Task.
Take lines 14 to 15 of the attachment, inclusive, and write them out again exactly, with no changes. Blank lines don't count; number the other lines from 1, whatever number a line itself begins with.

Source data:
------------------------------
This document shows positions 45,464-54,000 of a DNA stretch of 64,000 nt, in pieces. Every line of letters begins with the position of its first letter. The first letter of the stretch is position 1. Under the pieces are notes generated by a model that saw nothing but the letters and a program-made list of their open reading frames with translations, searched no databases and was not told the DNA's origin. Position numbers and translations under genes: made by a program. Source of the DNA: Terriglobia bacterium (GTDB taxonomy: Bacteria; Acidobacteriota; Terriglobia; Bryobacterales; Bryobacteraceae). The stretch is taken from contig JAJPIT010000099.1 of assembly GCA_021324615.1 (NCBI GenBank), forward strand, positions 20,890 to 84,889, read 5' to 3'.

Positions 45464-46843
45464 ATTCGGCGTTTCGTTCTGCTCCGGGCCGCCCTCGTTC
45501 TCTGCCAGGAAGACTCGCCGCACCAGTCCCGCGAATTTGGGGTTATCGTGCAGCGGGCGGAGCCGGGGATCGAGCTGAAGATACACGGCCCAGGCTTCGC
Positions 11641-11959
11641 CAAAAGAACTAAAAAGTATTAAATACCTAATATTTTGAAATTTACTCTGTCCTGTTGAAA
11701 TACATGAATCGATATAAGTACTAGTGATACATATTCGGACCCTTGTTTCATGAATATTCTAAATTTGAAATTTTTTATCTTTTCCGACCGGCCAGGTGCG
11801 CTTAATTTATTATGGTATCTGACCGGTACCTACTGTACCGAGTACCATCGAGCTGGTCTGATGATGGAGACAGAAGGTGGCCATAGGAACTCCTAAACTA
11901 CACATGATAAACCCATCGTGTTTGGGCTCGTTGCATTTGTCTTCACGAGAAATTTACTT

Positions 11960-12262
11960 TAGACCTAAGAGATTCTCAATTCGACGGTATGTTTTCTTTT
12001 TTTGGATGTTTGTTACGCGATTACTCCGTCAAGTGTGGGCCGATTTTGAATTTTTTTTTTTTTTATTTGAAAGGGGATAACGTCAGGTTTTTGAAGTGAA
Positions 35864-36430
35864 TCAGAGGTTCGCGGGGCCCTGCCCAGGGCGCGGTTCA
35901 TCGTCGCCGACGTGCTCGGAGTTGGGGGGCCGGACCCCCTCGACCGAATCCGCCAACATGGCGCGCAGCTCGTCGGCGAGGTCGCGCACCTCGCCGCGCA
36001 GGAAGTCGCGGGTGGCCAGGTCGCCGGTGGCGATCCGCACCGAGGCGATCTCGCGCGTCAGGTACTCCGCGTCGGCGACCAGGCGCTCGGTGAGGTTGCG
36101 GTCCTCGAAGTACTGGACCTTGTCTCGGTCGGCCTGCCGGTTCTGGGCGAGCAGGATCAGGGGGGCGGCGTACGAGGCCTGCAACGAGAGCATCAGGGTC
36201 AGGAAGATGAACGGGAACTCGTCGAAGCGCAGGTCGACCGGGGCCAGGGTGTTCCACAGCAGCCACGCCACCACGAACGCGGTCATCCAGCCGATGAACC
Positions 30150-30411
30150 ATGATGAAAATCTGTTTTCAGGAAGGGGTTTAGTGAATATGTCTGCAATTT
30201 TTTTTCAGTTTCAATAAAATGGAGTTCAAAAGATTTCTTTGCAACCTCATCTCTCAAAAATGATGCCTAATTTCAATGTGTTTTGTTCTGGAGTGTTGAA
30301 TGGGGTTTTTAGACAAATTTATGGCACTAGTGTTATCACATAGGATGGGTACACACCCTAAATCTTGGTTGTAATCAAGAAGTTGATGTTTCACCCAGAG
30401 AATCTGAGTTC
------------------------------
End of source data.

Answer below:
35864 TCAGAGGTTCGCGGGGCCCTGCCCAGGGCGCGGTTCA
35901 TCGTCGCCGACGTGCTCGGAGTTGGGGGGCCGGACCCCCTCGACCGAATCCGCCAACATGGCGCGCAGCTCGTCGGCGAGGTCGCGCACCTCGCCGCGCA